Warsaw wants her out. But Poland’s top judge says she’s staying put
Malgorzata Gersdorf, the 65-year-old head of Poland's Supreme Court, told CNN that the government's judicial reforms were "dangerous" to democracy in a country already in "friction" with the rest of Europe. Gersdorf's comments come as the European Commission on Monday decided to sue Warsaw for violating the independence of its judiciary. It's the latest step in the Commission's complex disciplinary action against Poland for breaching European Union core principles, exposing the deep unease in parts of Europe with the policies pursued by Warsaw's right-wing Law and Justice party (PiS).As part of government reforms, the retirement age of Supreme Court judges was lowered from 70 to 65 — a move affecting 27 of the 72 sitting judges. Not that Gersdorf is having any of it."I will not resign," she told CNN during an interview in her Warsaw office, where she has returned to work almost every day since the new laws came into effect in April. "But I may not be able to do this honorable job," she added."In my mind, I will remain the First President of the Supreme Court until 30th April, 2020. And only changing the constitution can alter that — or my dying," said the justice who had been serving a six-year term under the constitution.
The judge who defied the law
Under the reforms, judges can also ask the Polish president to prolong their mandate — something Gersdorf has previously dismissed as equal to "subordination."But the PiS has said the reforms are needed to rectify an ineffective judicial system influenced by communist-era judges. The Polish government had not replied to a CNN request for comment at time of publishing.Gersdorf, wearing a necklace bearing the word "Konstytucja" or "Constitution" was quick to dismiss the government's reasoning. "This is fake news spread by government officials, because there are no corrupt individuals in the Supreme Court," she said. "If there were any, we would have prosecutions. Nor are there any people who would have had a dark page under communism, because they would not have been admitted into the Supreme Court in the 1990s, when the court was reconstituted."Defying a government deadline to ask for a prolonged mandate, she turned up to work flanked by hundreds of supporters in July. "It was wonderful," she recalled. "I received beautiful flowers and there was a lot of support for my attitude."Gersdorf has since become something of a celebrity of the resistance movement, but admits Polish society is still "split" on the reforms."There are pro-government firebrands who only listen to one side of the story, to their media. And that shows on the internet, in their verdict on my position," she said. "To these people, I am a German, a sell-out, practically all that is worst," Gersdorf said, possibly referring to suggestions that she was unpatriotic and on the side of pro-EU Germany, rather than Poland. "But there is a section of society which strongly supports me in my struggle for democracy and for judiciary independence, and I can see this each morning in front of the court," she said.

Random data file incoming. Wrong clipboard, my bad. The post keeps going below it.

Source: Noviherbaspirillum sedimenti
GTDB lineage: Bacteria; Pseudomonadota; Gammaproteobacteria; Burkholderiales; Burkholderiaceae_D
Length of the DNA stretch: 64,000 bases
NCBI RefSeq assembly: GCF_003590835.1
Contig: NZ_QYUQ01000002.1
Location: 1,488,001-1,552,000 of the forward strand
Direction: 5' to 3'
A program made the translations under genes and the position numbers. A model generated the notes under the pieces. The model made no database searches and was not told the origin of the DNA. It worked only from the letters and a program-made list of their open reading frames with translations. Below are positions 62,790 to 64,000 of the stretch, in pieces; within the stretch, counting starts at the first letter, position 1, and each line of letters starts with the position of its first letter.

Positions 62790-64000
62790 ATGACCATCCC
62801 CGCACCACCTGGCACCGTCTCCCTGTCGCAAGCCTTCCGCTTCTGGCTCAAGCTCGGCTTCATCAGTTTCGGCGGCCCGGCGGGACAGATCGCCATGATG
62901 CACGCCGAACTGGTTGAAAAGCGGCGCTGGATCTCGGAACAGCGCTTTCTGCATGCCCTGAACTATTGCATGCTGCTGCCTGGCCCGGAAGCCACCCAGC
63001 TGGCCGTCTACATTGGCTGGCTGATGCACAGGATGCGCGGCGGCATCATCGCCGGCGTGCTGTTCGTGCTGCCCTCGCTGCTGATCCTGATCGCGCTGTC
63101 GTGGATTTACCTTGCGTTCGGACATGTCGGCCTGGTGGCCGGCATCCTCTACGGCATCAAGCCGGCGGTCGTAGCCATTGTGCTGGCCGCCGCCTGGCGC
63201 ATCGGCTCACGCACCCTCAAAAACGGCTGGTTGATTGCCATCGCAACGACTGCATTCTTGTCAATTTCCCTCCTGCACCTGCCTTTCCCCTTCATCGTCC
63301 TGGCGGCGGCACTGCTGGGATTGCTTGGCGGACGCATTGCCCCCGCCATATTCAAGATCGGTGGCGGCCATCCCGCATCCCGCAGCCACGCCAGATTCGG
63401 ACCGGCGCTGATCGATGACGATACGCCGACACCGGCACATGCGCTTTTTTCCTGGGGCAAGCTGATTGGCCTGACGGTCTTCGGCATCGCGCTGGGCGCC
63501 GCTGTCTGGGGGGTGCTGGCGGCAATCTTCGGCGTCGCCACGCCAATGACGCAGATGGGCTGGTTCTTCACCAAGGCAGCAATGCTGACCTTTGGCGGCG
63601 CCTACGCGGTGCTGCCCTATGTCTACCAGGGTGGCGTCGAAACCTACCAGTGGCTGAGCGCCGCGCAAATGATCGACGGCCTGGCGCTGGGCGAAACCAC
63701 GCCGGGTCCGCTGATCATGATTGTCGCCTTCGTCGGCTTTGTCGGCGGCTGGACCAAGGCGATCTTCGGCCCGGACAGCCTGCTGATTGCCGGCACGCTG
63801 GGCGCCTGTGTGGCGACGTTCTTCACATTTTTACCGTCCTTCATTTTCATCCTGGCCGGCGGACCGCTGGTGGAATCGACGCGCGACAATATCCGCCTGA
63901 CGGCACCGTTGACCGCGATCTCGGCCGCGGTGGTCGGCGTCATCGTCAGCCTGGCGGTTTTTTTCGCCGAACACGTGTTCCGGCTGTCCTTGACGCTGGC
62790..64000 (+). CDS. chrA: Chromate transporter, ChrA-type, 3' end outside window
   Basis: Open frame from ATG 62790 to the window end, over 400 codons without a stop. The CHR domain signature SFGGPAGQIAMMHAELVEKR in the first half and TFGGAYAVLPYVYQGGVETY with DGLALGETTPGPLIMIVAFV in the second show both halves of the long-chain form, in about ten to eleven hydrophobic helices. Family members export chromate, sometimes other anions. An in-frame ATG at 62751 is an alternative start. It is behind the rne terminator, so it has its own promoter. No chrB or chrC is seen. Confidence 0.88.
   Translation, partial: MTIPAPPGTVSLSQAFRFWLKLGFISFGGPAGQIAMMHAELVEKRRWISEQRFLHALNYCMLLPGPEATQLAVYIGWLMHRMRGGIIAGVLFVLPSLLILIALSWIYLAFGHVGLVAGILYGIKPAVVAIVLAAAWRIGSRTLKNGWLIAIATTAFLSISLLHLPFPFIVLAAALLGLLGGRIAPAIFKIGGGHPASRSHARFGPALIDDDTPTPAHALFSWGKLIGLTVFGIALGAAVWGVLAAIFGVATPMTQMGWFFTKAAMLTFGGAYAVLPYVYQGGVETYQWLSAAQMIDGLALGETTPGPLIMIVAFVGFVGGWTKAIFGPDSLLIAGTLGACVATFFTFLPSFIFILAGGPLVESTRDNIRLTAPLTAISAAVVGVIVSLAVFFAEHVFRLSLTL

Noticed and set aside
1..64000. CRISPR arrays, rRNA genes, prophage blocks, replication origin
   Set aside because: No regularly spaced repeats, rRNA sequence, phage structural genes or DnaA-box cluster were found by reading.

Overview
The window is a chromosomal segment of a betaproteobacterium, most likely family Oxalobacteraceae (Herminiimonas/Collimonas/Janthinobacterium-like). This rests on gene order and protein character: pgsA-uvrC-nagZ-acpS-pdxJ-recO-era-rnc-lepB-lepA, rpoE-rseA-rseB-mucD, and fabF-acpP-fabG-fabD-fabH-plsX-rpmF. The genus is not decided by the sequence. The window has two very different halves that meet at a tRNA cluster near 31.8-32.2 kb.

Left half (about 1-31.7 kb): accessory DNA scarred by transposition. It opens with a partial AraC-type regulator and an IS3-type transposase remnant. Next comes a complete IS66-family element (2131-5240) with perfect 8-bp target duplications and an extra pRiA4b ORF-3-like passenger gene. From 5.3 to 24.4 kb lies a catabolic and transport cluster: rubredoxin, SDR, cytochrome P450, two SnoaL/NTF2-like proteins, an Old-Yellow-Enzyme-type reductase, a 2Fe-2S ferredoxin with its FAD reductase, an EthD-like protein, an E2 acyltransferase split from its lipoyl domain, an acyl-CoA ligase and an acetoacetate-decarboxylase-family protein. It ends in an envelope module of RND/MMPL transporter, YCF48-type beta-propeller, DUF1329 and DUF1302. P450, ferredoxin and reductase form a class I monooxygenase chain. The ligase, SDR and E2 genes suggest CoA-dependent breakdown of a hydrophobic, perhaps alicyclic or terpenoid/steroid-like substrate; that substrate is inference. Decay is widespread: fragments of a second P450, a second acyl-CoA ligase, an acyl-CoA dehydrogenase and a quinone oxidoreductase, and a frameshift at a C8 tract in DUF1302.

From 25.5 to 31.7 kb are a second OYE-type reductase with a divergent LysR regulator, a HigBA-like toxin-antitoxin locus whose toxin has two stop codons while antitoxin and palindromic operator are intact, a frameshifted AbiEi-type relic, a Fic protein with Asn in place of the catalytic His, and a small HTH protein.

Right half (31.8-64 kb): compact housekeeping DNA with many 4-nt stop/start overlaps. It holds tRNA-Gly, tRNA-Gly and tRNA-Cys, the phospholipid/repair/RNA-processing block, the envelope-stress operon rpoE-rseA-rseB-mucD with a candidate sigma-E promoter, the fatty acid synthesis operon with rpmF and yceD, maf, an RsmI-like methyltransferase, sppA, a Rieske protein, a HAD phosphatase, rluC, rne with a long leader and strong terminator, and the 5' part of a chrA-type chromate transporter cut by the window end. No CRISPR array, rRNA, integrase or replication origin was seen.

Trump praises Poland
Among those backing the Polish government, is US President Donald Trump. On Tuesday, a day after the Commission referred Warsaw to its highest court, the European Court of Justice, over its judicial reforms, Trump praised Poland in a speech at the United Nations General Assembly in New York."In Poland, a great people are standing up for their independence, their security, and their sovereignty," he said. Trump made his remarks a week after saying that the US was considering placing a permanent military base in Poland and the country's president proposed naming it "Fort Trump" in his honor.Poland's ally and neighbor Hungary is also facing disciplinary action from the EU for its alleged crackdown on democratic institutions. Both countries are facing punishment under Article 7 — a disciplinary process that could ultimately lead to their suspension of voting rights from the bloc.
Europe's ideological divide
It's the first time the bloc has triggered Article 7, exposing a deepening ideological divide between a growing alliance of populist governments, and Brussels. Gersdorf said there were some "frictions" between Poland and Hungary, and other European states, although she didn't go as far as to see it as a "drifting apart."Of greater concern to her was the blurring of lines between the government and the judicial system in Poland. "This is very dangerous, not only for society here and now, but also for the very ruling party, should it lose power," said Gersdorf. "Because those undemocratic instruments they have created may be turned against them. And that is what really worries me — that it may be an instrument which will take root in Poland."
'I haven't always been so stern'
Gersdorf was "born into a family of jurists" and says she immensely enjoyed their legal conversations at home, deciding from an early age that she wanted to be a lawyer. After a lifetime in law, including as a professor at the University of Warsaw, Gersdorf became the First President of the Supreme Court in 2014.Four years later, she is fighting to stay in the job she describes as the "crowning" moment in her career. How successful she will be, has yet to be seen.